Business / Economy

China's tolerance for small SOE defaults to rise

(Xinhua) Updated: 2015-04-23 09:54

BEIJING - China's large state-owned enterprises (SOEs) could become more tolerant of failures of their non-strategic subsidiaries and affiliates as financial reform progresses, global rating agency Fitch said Wednesday.

"Defaults by non-strategic, commercially unviable SOEs can help to instill greater market discipline and reallocate capital more efficiently within the economy," Fitch said in its latest report.

Fitch expects defaults by SOEs to become more common in China's corporate bond market, but still sporadic and isolated, as controlling systemic risk remains a top priority for the Chinese government as economic growth slows.

The report came after Baoding Tianwei Group Co, Ltd failed to meet a bond coupon payment due on April 21, indicating that SOEs are no longer shielded from credit events in China's bond market.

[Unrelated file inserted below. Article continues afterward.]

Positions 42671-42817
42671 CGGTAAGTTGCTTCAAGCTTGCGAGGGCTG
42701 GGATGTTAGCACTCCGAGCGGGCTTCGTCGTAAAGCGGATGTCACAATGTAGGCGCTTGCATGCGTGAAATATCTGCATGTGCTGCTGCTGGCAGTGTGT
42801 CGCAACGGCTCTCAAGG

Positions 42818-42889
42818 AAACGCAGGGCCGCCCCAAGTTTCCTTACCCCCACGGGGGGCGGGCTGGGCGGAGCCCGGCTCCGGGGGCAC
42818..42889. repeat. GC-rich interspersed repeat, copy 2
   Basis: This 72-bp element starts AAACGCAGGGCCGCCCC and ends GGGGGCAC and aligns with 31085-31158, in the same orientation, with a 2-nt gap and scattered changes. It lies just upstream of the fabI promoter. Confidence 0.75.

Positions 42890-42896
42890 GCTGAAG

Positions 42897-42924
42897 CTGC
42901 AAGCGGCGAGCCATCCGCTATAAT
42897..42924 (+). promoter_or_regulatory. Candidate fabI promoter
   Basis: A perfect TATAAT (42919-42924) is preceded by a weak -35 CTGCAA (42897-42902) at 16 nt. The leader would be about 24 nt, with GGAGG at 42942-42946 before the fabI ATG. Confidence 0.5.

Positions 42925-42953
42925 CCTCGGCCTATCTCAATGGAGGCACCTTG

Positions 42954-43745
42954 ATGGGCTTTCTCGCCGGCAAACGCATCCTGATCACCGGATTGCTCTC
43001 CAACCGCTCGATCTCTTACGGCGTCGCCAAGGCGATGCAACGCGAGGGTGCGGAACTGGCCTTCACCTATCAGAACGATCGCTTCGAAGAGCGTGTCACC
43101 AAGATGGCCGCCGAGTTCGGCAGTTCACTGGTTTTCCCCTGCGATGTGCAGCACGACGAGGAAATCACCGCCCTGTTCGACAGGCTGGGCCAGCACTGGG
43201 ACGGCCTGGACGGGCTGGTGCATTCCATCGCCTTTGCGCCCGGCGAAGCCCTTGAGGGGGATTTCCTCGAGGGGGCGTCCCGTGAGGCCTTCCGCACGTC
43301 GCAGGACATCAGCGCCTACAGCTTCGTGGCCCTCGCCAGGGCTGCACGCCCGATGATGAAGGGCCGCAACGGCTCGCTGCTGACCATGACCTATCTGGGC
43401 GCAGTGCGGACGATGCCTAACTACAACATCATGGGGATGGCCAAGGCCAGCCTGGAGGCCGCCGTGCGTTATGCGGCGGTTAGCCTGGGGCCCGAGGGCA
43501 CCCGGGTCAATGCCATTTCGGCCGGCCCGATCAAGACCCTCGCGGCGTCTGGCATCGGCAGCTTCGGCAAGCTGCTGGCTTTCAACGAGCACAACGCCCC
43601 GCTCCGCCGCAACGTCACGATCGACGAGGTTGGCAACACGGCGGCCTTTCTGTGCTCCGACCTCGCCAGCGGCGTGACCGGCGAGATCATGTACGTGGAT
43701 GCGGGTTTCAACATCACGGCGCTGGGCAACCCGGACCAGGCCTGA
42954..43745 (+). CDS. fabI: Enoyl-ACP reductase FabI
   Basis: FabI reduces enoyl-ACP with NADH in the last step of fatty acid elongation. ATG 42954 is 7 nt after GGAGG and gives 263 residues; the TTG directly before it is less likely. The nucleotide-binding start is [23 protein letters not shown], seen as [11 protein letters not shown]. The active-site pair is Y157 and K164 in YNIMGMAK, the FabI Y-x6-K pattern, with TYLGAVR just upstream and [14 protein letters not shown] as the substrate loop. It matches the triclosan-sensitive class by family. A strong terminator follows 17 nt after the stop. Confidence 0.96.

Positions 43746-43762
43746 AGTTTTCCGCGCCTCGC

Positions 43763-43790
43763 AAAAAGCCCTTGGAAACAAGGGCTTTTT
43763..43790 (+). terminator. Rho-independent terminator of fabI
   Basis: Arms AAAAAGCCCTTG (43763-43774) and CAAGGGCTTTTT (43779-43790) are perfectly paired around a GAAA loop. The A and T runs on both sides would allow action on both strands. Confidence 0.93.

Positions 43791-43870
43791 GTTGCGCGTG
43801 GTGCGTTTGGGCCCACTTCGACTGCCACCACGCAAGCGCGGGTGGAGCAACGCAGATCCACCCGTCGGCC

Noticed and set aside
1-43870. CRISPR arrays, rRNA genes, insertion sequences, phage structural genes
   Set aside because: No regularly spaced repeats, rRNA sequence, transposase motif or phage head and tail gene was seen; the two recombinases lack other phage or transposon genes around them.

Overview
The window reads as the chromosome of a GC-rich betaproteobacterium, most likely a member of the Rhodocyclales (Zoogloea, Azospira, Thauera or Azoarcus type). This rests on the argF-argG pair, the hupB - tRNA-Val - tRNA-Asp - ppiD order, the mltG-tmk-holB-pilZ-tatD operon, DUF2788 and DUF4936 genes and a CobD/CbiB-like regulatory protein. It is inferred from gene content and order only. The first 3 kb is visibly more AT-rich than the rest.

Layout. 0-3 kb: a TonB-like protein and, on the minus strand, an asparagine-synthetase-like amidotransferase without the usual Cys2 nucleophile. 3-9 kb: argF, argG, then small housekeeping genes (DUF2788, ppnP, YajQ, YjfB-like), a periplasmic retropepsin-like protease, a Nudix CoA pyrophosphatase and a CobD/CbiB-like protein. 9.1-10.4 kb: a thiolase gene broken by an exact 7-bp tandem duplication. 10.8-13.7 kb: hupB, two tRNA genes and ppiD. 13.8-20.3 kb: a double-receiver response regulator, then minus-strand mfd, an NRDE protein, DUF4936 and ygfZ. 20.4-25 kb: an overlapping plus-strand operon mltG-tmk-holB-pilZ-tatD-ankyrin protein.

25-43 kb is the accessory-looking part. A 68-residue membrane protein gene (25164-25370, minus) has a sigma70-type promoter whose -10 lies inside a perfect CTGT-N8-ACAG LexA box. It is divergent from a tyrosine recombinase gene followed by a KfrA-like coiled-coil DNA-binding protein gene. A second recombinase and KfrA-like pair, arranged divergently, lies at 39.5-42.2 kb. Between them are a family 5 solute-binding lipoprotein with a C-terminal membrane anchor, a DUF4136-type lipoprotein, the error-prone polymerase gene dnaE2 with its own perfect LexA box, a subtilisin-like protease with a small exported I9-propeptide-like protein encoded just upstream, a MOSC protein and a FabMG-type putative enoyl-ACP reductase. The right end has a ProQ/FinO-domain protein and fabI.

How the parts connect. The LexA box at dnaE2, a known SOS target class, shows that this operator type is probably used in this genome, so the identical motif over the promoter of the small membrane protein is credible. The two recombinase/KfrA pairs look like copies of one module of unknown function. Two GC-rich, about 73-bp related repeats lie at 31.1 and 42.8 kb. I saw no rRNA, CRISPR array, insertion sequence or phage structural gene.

Baoding Tianwei is a Chinese electric equipment and solar manufacturer and is a wholly owned subsidiary of China South Industries Group Corporation, one of China's largest military defense companies and wholly owned by the State-owned Assets Supervision and Administration Commission (SASAC).

China's corporate bond market has witnessed a few credit events, including those by Shanghai Chaori Solar Energy Science and Technology as well as Cloud Live Technology Group. However, SOEs still broadly benefit from the perception of implicit state support, allowing them to obtain lower-cost funding than privately owned companies, said the report.

Fitch said a default from a relatively small and non-listed state-owned entity that is indirectly held by SASAC with low strategic importance to its SOE parent fits with the government's aim to allow isolated financial risk and give market forces a larger role in the economy.

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